Over time, corporate profitability always reverses back to the mean relative to GDP, Warren Buffett argues. Therefore, over long term, the stock market will only gain as much as the GDP does.

3. You are an optimist

“… who believes that though investors as a whole may slog along, you yourself will be a winner.”

Good luck with that... unless you only buy good companies at under valued prices.

Where are we today with market valuations?

Based on the above assumptions, Mr. Buffett uses the market value of all publicly traded securities as a percentage of the country's business--that is, as a percentage of GNP. “The ratio has certain limitations in telling you what you need to know. Still, it is probably the best single measure of where valuations stand at any given moment.” Warren Buffett said.

With this in mind, we have drawn the ratio of Wilshire Total Market index with regard to GNP. The ratio is shown below. As we can see, the market is valued at the level of 1992-1994, the eve of the unprecedented bull market.



What can we expect from the general market for the next decade?

Two years after the Nov. 1999 article, Dow was down to about today’s level, Mr. Buffett said, “I would expect now to see long-term returns run somewhat higher, in the neighborhood of 7% after costs.”

Mr. Buffett derived his 7% number from the expected GDP growth and the stock market valuations at the time. 6 years has past, Dow is sitting about where it was 6 years ago. This country experienced a recession and maybe in one today. But still the US economy measured by GNP grew 41%. This means that the stock market valuation is sitting about 40% lower than it was when Mr. Buffett projected 7% return in the stock market. If all these numbers are true, we expect that stock market is positioned for a long term annualized return of around 10% a year.

P. S. In our back testing of 1998-2008, we found that highly predictable companies outperformed general market by about 9% a year, undervalued predictable companies beat the market by more than 16% a year. You may want to check our list of predictable companies and Buffett-Munger Screener.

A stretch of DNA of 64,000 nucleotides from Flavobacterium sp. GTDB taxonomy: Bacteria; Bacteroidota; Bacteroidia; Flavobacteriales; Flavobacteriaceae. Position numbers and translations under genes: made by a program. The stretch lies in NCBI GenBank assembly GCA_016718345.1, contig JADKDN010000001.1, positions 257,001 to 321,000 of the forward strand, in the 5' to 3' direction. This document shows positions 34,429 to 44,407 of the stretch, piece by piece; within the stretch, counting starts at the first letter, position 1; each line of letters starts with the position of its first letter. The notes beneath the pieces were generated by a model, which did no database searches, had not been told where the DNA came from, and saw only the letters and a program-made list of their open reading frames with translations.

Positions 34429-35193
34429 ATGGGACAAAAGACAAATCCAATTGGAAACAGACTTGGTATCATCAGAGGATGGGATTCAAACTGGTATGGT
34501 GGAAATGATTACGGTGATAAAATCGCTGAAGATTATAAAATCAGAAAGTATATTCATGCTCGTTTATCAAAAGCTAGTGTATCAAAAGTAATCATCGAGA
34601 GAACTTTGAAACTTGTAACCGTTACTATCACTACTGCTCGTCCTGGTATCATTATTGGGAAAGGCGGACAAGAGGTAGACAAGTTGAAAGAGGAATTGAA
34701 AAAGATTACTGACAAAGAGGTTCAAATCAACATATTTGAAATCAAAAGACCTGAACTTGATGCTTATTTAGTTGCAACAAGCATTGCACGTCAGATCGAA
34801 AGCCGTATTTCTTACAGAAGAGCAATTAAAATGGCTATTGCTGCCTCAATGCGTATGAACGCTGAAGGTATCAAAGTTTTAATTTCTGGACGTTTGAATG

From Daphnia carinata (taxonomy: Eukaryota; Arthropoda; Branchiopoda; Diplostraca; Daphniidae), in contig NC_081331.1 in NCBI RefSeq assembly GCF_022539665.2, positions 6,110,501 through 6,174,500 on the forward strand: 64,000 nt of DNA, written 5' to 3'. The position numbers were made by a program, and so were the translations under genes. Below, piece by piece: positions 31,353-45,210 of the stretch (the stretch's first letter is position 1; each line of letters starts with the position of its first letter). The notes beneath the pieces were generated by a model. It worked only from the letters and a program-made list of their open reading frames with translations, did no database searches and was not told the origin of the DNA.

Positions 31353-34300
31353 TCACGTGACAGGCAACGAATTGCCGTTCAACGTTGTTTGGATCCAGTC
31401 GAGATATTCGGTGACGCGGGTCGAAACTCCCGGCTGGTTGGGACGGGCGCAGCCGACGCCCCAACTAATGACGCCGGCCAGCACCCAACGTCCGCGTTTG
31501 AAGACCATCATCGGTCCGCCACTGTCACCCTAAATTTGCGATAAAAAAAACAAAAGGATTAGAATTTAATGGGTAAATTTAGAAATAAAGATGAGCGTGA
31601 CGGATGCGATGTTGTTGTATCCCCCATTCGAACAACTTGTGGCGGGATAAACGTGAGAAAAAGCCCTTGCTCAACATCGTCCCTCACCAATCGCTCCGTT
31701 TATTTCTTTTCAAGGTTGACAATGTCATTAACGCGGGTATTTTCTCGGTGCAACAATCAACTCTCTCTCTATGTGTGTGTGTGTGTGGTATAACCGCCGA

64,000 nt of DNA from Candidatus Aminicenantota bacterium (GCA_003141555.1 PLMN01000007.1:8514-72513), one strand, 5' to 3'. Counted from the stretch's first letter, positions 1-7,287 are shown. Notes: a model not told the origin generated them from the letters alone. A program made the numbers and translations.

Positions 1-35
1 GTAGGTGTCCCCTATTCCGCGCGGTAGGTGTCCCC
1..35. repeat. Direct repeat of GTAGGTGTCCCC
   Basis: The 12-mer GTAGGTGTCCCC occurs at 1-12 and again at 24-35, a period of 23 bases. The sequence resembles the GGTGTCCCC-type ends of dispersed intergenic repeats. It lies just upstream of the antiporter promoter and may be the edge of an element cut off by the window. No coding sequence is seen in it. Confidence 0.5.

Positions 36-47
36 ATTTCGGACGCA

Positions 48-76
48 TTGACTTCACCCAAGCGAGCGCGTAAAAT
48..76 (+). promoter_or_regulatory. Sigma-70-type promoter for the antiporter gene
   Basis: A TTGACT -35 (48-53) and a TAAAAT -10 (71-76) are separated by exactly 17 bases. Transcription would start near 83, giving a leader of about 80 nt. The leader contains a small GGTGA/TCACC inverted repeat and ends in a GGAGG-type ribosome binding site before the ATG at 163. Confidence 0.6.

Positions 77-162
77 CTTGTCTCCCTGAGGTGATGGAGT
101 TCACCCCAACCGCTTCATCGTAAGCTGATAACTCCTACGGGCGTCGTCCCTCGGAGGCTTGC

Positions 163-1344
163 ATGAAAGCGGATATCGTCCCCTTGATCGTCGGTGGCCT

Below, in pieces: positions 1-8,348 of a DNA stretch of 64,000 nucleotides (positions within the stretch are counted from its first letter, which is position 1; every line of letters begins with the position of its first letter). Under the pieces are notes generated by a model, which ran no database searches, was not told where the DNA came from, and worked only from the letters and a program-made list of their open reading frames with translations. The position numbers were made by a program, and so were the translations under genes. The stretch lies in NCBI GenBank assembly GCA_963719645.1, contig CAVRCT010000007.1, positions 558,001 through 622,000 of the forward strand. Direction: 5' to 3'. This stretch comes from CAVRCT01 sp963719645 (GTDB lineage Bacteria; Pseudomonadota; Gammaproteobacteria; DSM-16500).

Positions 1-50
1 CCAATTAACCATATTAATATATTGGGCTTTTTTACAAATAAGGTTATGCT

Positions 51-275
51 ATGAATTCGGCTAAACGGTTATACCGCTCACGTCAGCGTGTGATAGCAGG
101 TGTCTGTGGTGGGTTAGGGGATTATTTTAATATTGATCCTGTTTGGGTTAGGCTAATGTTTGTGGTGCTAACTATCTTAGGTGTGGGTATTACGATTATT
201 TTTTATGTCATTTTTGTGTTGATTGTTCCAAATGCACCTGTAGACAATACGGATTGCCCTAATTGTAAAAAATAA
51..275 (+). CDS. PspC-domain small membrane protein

Rating: 3.5/5 (76 votes)


Buffetfan7 - 8 years ago    Report SPAM
How relevant are such metrics when close to 50% of S&P 500 earnings come from abroad. Foreign earnings has some effect to GNP in terms of corporate taxes, but I am not sure if

(S&P 500)/US GNP is a useful measure anymore. If the US was an isolated economy with very little foreign earnings, then it would make sense... or am I missing something very obvious here.

Sivaram - 8 years ago    Report SPAM

GNP, as opposed to GDP, includes foreign earnings of Americans. So I think that is taken into account. I think your argument would be valid if you were dividing by GDP.

In any case, the thing that can throw off future earnings if one of the key assumption changes. Namely, if interest rates rise, future returns can be lower.
Gangstarr - 8 years ago    Report SPAM
Good work Gurufocus!
Kfh227 - 8 years ago    Report SPAM
Three thumbs up!

It's sad I haven't any cash, but the good news is that things might not go hog while for 10 years (look at 1982-1992 in those charts)
AlbertaSunwapta - 8 years ago    Report SPAM
Any thoughts on the book value of the S&P 500?

How does one factor in all the truly massive unfunded liabilities like social security, and the corporate pensions that Buffett has forever been warning about?

It seems to me that just as US debt skyrockets, those huge notional accounting entries are about to require some real cash payments as the population ages.

Note: I left off the health care liability because some recent local studies have shown that seniors aren't the heavy health care system users we all assume them to be - the heavy users are pregnant women and young families. Maybe one cohort will offset the other in the coming years. Either way, much of that spending will be cycled through the economy via healthcare worker salaries etc.